Celebrating my first wedding anniversary on Nov. 10, while mourning the passage of the referendum in Maine, I continue to wonder whether Proposition 8, the ban against same sex marriage in California, created more marriages than it prevented.
My husband and I debated marriage in 2004. My urgency and his closeted reluctance remained our dilemma in 2008. “With love, what difference does a piece of paper make?” he asked. Resolving the anger I anticipated feeling if faced with the reality that I did not enjoy full civil rights, the same struggle of second-class citizenship endured by both my African- American and Mexican-American ancestors, seemed toxically unbearable. “Stop allowing politics to interfere with our relationship,” he asserted. Lucky to be in a 10-year relationship with the person I love, I questioned why I shouldn’t enjoy the recognition, through marriage, of a loving committed relationship, if I choose? Our conflict exposed our similarity to other couples, yet also identified our circumstance as uniquely different. We agreed to marry. Unexpectedly, our relationship has grown better and deeper.
Newton’s Third Law posits that what we resist, persists, or our actions of resistance create an equal opposing force. If we had our choice, we would have delayed marriage, preferring to plan, save and host a more inclusive celebration. Instead, we accepted the earliest appointment available and married at City Hall with my sister and cousin as witnesses. The short window of opportunity to enjoy this basic civil right, forced us to make a difficult decision—marry legally while we could, or settle for domestic partnership later. We chose marriage. It is estimated that more than eleven thousand other couples made the same decision. Research reveals that more gay couples married in the first three months that gay marriage was legal in California, a state that resisted the legalization of same sex marriage, than were married the first four years it was legal in Massachusetts, a state where gay marriage remains legal.
This experience has taught me two lessons. Like Newton, I know what we resist responds with equal force, thus I do not oppose homophobia or conservatism. Instead, I support human rights, diversity, equality and freedom of choice. Furthermore, like white abolitionists who fought to end slavery although they did not benefit personally from its demise, the struggle for civil rights does not end even though I have rights. With the passage of Proposition 8, thousands of men and women in same gender relationships lack access to a fundamental right many others enjoy. Everyone should be outraged.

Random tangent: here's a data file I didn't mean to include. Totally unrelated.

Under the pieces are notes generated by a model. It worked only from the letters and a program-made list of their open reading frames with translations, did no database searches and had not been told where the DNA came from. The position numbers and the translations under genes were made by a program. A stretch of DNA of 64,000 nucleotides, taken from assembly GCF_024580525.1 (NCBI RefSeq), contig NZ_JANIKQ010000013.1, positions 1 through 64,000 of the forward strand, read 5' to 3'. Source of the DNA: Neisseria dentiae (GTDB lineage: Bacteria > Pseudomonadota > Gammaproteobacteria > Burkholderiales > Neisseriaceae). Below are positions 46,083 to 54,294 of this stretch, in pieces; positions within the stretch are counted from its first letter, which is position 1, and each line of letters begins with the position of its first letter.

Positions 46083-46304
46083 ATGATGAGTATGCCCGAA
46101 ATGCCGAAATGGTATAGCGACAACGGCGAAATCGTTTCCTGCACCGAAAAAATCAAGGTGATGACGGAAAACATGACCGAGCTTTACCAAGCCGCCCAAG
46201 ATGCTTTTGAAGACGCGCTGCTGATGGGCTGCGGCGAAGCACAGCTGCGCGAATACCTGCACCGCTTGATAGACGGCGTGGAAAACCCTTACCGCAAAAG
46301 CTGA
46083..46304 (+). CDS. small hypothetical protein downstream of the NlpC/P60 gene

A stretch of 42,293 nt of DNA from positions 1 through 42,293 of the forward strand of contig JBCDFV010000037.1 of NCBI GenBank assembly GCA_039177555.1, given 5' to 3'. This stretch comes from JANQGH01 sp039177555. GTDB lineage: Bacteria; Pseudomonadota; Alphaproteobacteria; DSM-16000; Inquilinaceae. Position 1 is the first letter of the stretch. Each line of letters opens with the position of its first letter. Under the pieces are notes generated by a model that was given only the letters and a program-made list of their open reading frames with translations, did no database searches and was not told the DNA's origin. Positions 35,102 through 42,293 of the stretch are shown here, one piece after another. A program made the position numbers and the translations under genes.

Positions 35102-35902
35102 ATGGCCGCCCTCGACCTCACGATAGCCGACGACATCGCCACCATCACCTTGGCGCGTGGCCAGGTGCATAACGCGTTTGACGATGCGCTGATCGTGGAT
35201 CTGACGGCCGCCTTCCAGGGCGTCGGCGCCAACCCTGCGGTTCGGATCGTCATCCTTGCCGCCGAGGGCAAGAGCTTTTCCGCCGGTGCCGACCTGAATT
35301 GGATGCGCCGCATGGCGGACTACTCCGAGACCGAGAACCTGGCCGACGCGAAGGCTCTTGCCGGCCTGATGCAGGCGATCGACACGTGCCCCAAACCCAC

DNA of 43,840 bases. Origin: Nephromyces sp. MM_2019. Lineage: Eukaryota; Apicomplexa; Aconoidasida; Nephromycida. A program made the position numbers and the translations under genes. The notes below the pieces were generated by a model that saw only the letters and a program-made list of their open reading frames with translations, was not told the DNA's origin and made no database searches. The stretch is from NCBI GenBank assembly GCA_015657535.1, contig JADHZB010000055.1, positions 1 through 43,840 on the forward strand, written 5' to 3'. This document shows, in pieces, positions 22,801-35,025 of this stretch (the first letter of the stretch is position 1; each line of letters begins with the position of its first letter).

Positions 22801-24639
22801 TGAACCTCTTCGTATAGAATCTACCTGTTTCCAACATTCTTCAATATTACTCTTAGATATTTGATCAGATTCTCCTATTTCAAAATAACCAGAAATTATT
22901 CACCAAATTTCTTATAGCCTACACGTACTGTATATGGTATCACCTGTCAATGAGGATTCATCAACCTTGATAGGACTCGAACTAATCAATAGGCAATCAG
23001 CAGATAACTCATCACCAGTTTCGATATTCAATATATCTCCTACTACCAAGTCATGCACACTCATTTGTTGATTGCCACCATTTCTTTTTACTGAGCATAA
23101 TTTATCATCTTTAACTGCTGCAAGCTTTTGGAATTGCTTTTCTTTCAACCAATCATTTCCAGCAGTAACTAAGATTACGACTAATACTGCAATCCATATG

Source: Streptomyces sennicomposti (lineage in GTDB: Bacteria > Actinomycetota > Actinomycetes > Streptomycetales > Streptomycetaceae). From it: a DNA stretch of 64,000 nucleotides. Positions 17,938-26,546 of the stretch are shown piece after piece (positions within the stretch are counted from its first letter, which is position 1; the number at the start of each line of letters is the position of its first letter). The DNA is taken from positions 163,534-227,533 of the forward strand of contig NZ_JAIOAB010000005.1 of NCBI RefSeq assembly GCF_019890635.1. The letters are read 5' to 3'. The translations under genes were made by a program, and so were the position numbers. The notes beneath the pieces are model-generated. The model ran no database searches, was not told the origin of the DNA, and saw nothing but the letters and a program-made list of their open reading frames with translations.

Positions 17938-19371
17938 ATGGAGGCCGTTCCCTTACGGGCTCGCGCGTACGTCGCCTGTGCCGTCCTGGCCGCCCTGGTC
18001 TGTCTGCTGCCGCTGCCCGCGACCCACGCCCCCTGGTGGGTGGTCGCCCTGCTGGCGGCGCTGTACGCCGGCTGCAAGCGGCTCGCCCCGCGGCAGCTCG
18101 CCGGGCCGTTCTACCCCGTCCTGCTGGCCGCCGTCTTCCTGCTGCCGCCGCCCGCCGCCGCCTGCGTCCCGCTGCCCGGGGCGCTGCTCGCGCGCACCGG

Newton’s Law demands that those of us privileged with the right to marry, both straight and gay, respond to the concerted resistance to same-sex marriage with equal or stronger resolve to support equality for all people. Equality and human rights ought to be a collective goal, irrespective of race, gender, sexual orientation or ethnicity. This is nothing new. History reveals that people of all colors work together to progress toward racial equality. Men and women continue to collaborate to provide gender equity. Similarly, heterosexuals, gays and lesbians must work together to successfully re-define gays as fully human. When we are recognized as human, we marry because we want to, not because waiting means the opportunity will be denied a week later.
Robert Quintana Hopkins is a Berkeley resident.